"I think, therefore I am"There is no logical deduction from the premise "I think" to the conclusion "I am". Rather it is just two different assertions1) I think2) I am
@mani_bharathy This is true. I know that in many indian meditation circles they discuss this and say that "I am" predates thinking. In meditation this can be experienced and verified.
I think a clearer version of Descartes's argument is"I act, therefore I am."Basically, Descartes's argument is that you can't do anything if you don't exist. Since thinking is doing something, you must exist if you think.
@kyrothehero In order to use the the words 'act, think, exist' there needs to be empirical knowledge. You don't even know what is the act of thinking/existing/acting if you reject empirical knowledge. And that's what Descartes did. He rejected every other knowledge and started from scratch and somehow believed "I think, I am" is for sure to be true.Even more fundamental problem I have is that he has to agree the laws of logic in order to say that. For example to say the word 'I' he need to accept law of identity. And he needs laws of non-contrdiction and exluded middle also for obvious reason. From where he knows those laws of logic is true? Without empiricism there is no way of finding logic laws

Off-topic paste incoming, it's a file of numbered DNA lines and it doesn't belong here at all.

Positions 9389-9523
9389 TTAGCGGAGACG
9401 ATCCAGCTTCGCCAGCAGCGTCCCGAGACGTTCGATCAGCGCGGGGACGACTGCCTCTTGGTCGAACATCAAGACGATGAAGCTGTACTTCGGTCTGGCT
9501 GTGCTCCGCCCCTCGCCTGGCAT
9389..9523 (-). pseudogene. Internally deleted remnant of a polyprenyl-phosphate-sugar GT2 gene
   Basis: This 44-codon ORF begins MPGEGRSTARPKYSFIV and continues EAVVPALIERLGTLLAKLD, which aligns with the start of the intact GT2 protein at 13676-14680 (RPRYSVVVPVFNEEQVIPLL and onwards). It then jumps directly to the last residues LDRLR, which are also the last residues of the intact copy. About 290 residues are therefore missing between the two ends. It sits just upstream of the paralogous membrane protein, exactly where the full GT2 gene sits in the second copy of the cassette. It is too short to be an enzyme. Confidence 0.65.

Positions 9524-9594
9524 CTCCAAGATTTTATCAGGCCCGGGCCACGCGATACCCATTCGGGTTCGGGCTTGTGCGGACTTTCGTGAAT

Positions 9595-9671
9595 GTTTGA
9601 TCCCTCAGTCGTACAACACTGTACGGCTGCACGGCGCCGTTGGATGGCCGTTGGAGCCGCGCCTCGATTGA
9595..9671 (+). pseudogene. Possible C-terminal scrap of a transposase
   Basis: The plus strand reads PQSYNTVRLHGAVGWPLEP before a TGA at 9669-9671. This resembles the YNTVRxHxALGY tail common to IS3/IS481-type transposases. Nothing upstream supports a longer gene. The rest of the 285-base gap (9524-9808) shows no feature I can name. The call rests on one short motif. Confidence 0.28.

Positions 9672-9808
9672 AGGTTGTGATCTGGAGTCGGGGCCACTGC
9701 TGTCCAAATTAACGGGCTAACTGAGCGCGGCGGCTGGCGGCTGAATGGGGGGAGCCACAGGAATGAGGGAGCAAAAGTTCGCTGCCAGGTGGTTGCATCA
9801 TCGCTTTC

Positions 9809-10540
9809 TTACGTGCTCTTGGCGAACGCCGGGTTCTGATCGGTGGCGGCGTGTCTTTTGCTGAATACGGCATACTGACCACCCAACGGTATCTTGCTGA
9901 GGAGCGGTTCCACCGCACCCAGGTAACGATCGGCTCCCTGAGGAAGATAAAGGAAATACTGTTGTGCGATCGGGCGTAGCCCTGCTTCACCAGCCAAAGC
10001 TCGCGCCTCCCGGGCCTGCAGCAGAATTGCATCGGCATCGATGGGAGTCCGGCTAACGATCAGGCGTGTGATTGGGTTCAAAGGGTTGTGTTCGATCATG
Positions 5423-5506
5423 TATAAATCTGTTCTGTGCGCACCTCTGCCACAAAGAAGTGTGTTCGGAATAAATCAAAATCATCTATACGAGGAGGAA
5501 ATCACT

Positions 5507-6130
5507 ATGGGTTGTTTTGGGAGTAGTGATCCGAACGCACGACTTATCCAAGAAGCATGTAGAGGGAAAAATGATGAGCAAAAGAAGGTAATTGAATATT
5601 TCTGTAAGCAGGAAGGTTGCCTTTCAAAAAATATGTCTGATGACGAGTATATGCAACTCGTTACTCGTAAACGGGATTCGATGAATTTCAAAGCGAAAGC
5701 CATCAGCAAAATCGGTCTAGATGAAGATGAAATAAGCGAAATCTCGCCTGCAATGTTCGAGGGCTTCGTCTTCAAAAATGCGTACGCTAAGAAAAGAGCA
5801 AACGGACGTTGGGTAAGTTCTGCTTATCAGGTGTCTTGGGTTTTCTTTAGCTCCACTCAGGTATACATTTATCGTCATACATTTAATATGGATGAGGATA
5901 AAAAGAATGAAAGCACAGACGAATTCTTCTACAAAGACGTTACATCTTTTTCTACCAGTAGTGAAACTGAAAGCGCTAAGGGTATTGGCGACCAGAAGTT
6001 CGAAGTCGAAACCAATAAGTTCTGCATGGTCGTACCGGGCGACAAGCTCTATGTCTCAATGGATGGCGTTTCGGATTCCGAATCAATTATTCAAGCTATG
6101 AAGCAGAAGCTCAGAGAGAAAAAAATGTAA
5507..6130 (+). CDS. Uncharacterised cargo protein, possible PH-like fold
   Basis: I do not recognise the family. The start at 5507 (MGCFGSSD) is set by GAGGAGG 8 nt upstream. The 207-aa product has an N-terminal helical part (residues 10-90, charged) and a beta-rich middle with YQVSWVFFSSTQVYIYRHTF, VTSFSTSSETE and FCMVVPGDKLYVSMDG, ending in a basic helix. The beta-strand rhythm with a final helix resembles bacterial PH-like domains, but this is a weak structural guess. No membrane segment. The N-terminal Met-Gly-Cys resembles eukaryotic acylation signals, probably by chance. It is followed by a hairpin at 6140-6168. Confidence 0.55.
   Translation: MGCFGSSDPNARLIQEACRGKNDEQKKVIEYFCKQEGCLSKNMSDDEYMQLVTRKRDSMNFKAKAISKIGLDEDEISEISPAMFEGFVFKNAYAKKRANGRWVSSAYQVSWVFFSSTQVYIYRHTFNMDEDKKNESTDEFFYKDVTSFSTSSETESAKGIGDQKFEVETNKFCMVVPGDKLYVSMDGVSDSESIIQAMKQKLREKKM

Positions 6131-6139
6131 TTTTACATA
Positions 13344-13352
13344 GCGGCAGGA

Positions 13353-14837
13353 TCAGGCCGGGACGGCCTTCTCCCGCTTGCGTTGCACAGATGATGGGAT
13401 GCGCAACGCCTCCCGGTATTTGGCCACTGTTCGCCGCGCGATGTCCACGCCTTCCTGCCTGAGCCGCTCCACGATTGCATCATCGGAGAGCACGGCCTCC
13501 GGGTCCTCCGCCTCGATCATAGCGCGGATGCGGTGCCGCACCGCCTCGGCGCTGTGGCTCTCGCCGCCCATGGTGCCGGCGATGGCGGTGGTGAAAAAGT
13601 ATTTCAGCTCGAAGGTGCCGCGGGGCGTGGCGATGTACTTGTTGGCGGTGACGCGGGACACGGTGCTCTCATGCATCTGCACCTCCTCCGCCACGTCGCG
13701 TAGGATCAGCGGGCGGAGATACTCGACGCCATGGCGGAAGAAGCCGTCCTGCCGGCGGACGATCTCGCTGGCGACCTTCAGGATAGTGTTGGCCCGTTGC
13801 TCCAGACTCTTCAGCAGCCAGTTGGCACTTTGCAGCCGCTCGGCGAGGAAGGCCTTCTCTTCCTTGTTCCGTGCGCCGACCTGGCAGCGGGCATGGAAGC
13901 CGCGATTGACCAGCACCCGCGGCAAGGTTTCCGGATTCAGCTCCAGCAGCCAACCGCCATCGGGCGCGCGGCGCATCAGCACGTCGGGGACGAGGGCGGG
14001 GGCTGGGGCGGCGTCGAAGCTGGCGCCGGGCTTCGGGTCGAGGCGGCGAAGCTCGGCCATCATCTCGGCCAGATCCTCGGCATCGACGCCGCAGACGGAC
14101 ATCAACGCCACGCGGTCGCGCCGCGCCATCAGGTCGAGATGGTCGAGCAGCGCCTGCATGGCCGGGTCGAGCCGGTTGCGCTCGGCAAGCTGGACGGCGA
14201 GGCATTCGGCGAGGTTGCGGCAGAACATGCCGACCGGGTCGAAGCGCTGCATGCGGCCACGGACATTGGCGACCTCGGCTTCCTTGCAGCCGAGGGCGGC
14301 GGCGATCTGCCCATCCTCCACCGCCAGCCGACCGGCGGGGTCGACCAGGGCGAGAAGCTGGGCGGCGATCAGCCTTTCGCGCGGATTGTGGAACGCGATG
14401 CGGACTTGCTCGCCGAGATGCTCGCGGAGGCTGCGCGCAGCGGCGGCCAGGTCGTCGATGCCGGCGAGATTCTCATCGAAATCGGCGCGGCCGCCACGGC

@kyrothehero one more question I got related to this is, will it fit animals also?
@mani_bharathy"I think, therefore I am."Notice "I". Descartes is referring EXCLUSIVELY to himself in this statement. That's because he can never actually verify that other people are thinking.So if an animal had the ability to think, then the syllogism would apply to them. However, since we aren't animals and (in Descartes's world) we can't trust our senses, we don't know whether animals can think.
@kyrothehero what for my first comment ?
@mani_bharathy I think that your claim that logic is empirically based is false. I don’t have time to debate it, but that’s the basic idea.